For Bernard and Margie deWit, the past three years have been a bittersweet reminder of the life they live and life they used to live.
Today is the fourth anniversary of the I-75 crash involving 25 cars that killed 11 people. That crash irreparably changed the deWit’s lives when their 2002 Oldsmobile Bravada was hit from behind by a UPS truck while parked in a cloud of smoke and fog.
The deWits have filed a lawsuit against the United Parcel Service for damages due to auto negligence in their accident.
The deWits were traveling southbound on I-75 from Michigan around 4:00 a.m. on January 29, 2012 when they approached dense fog and smoke from a nearby brush fire in Paynes Prairie, according to the Florida Highway Patrol report. Bernard deWit was following the taillights of a semi-truck. When he could no longer see its lights, he pulled over to a complete stop.
“He pulled off to the right side, what he thought was the right side of the road,” said Deborah Drylie, the couple’s attorney.
DeWit had in actuality stopped in the far right lane.
Upon stopping, Bernard awoke his wife, who had been sleeping, so they could decide how best to deal with the situation. As Margie deWit took off her seatbelt to exit the Bravada, they were rear-ended by Terry G. Stone, who was driving the UPS tractor-trailer, according to court records.
Drylie said Margie deWit was unconscious after the accident.
“Bernie tried to wake her and he couldn’t. It took some period of time before rescue was able to get to where they were because of a series of subsequent collisions that had happened,” said Drylie.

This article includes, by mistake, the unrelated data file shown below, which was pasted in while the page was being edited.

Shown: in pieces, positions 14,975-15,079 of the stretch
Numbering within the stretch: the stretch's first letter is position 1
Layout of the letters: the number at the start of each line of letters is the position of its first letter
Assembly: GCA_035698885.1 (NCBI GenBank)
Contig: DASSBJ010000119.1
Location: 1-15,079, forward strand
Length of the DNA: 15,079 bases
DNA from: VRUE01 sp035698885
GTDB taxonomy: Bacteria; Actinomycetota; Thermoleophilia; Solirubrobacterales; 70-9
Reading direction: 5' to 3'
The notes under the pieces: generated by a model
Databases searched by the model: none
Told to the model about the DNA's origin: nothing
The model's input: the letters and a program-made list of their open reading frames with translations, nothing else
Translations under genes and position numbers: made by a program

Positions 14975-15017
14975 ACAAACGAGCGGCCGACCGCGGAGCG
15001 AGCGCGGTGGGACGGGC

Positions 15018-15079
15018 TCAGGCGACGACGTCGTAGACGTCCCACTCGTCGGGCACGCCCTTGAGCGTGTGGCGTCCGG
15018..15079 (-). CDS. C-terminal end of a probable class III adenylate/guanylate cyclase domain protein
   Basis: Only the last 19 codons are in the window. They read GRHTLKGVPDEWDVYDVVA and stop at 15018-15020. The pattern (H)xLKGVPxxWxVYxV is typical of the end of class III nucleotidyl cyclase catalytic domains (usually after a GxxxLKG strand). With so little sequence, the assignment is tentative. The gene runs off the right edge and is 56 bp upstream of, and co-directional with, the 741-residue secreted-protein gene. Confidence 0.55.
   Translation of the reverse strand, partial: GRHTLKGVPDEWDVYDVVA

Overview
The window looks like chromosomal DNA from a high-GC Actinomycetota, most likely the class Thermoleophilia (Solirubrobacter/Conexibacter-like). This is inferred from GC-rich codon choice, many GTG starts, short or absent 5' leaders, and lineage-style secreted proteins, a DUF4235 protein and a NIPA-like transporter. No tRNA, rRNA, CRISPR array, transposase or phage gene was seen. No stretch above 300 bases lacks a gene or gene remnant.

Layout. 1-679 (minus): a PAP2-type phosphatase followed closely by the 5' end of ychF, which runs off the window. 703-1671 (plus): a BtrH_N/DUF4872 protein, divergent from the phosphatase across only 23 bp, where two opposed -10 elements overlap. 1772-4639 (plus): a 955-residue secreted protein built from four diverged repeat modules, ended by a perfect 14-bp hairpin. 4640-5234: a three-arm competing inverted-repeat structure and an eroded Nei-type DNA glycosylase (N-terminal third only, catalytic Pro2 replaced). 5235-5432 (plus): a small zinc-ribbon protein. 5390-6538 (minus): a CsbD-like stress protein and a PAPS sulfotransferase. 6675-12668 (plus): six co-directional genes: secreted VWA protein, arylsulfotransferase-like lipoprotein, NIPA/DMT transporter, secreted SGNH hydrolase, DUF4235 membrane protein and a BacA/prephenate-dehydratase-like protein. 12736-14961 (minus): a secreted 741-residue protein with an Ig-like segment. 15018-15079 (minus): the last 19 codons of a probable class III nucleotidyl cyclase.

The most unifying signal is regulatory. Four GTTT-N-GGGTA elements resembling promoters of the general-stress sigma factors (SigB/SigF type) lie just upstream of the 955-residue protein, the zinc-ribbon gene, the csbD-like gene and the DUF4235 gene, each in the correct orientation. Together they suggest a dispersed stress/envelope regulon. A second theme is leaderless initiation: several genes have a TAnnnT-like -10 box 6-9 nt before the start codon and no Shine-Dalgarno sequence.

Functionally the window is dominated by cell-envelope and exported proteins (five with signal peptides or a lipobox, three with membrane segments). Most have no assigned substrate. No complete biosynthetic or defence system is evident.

Margie deWit was taken to UF Health Shands where she was diagnosed with serious brain injury. She underwent surgery there and remained at the hospital for five weeks. She was then airlifted to Grand Rapids, Michigan, where the couple lives, and was in an intensive rehabilitation facility for six weeks.
“She now requires 24-hour care because there are a number of things she cannot do by herself. It’s still difficult for her to talk, to talk in a way that you can understand her. She needs assistance with pretty much all of her activities, what are called activities of daily living,” said Drylie.
Bernard deWit was also injured in the crash. He had surgery for a detached retina and suffers from a back injury, according to Drylie.
“He’s also obviously had to adjust to a life with his wife of 41 years who is never going to be the same,” said Drylie. The couple has declined to speak directly with WUFT News at this time.
The deWits retained an accident reconstruction expert who met with UPS personnel to obtain information from the UPS truck at the time of the crash.
“There has been a review of something called the black box or a download from the UPS vehicle that shows that the speed that he was traveling at the time of the impact was approximately 30 miles per hour,” said Drylie.
Drylie believes the UPS driver should have pulled his vehicle over when he entered the fog and smoke bank instead of continuing to drive.
When contacted about the case, UPS spokesman, Dan McMackin told WUFT News, “It is our policy not to comment on pending or current litigation.”
Drylie said the deWits waited until now to file their lawsuit because they were watching to see how Margie deWit would recover and believe that, despite hope, it has become apparent she will not recover more than she has.
Her current medical expenses total more than $1 million. Their lawsuit seeks damages for those medical expenses, plus pain and suffering, and lost wages from UPS. Drylie did not have an estimate yet for that total amount.